Groundwater Could be Sustainable Resource in Africa
December 5, 2022
Tapping into groundwater can help communities in Africa diversify their water supply and strengthen their drought defenses, according to a study led by the Jackson School of Geosciences.
The research, which was published in Environmental Research Letters in January 2022 tracked long-term water storage gains and losses across Africa’s 13 major aquifers and found opportunities for sustainably withdrawing groundwater across much of the continent.
The data showed that even though certain sub-Saharan aquifers sometimes faced water level declines, the levels consistently and quickly recovered during rainy periods, which helps guard against overuse, said lead author Bridget Scanlon, a senior research scientist at the Jackson School’s Bureau of Economic Geology.
“Groundwater levels go up and down,” said Scanlon. “People need to know the dynamics of this resource and optimize for its use.”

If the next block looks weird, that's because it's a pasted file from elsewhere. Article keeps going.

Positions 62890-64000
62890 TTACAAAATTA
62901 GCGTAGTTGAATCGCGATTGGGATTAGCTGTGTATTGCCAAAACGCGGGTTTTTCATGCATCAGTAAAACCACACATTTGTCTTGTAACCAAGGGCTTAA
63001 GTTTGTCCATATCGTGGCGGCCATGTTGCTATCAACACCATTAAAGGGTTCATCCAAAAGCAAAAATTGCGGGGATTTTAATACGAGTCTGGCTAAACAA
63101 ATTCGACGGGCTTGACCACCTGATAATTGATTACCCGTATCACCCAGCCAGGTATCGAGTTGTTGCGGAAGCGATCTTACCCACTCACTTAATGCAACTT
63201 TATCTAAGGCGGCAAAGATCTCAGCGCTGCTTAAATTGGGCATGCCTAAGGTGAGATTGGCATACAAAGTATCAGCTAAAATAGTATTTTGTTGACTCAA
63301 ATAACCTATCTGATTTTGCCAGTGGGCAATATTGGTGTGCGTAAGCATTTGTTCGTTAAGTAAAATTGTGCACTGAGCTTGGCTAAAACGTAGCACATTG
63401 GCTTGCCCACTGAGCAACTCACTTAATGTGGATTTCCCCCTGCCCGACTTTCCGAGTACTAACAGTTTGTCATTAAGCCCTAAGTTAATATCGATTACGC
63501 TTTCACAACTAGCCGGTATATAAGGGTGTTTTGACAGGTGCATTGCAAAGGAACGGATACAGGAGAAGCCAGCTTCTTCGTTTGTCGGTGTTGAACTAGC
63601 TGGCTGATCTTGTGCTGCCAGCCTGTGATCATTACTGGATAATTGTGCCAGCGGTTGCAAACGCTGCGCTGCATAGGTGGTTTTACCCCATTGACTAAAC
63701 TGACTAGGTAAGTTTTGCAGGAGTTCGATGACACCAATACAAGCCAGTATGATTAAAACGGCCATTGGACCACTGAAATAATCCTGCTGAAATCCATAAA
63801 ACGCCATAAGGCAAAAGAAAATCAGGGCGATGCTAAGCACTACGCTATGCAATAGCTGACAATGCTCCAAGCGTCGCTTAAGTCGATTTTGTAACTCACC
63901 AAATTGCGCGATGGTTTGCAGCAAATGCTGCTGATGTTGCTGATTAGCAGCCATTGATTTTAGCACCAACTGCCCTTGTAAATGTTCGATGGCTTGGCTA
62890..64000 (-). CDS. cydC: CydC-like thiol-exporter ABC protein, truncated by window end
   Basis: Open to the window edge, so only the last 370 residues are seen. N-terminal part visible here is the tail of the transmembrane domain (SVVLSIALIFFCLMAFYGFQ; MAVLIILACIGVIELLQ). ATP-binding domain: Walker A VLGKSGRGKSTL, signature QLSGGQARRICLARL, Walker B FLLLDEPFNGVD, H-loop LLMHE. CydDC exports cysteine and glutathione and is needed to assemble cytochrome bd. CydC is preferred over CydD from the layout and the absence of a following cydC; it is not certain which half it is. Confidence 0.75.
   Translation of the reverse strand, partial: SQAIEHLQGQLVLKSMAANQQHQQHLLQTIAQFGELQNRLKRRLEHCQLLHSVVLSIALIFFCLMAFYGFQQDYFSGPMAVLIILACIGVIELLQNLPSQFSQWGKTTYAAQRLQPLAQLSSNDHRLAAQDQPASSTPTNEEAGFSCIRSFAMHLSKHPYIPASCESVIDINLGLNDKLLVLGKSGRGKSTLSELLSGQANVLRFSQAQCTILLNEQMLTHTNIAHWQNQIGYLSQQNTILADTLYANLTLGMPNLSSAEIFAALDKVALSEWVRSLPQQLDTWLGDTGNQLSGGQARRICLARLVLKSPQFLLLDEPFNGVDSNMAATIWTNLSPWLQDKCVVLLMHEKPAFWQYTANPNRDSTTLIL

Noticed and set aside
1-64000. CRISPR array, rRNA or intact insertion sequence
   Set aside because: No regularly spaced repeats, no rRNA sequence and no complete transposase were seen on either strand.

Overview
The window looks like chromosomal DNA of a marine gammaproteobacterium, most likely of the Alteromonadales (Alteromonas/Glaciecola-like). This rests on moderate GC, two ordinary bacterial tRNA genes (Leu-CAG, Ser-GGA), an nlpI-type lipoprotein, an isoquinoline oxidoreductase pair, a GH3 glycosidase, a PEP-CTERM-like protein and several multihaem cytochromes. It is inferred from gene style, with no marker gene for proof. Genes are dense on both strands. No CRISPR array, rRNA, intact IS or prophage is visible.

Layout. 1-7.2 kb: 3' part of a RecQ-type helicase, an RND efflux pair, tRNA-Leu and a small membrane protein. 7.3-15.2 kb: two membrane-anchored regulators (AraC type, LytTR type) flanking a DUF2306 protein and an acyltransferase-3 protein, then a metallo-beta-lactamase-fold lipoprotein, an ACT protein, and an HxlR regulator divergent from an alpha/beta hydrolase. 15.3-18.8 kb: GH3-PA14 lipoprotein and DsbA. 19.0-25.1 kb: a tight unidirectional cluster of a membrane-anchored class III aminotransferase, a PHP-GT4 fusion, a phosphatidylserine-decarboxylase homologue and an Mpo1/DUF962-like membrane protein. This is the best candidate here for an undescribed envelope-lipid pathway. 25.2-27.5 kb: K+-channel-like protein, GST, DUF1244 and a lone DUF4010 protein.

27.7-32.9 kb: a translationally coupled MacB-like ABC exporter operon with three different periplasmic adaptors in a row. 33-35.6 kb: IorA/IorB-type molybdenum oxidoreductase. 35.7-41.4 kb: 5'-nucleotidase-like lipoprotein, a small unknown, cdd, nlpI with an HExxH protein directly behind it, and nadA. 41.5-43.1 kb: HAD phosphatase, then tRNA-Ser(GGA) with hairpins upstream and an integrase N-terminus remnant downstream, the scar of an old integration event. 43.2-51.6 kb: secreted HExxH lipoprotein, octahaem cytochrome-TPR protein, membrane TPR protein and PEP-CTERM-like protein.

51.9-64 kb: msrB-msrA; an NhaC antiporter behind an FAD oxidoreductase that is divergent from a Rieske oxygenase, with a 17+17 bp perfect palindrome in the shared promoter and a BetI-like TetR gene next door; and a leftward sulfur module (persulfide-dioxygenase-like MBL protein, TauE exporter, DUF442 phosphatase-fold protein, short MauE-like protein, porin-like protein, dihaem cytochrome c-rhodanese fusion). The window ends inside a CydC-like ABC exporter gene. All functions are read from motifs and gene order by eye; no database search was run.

The researchers used data from NASA’s GRACE satellites to track total water storage in the aquifers from 2002 to 2020. The result is an 18-year timeline that provides a longer-term perspective on water trends and what drives them.
In sub-Saharan Africa, the study found that most aquifers increased their water supply during the period. However, the data show that water levels frequently underwent big swings, too. The study found that these swings closely tracked with climate patterns that are known to influence rainfall in the region.
This means that although years with little rainfall can cause sharp declines in water storage, the rain eventually returns and readily refills the aquifers when it does. This helps protect the groundwater from longterm depletion.
Western Africa also saw an overall increase in water levels in most aquifers. But there, the increase was relatively steady and probably due to land use changes. The researchers cite other studies that have linked rising groundwater levels in the area to the clearing of deep-rooted shrubland for crops with shallower roots.
And even in northern Africa, where groundwater showed a steady decline in water storage due to all three of its aquifers being tapped for irrigation, the study notes that the sheer volume of water held in these aquifers provides an extra buffer. However, sharp declines may occur locally, affecting groundwater supplies in local wells and oases.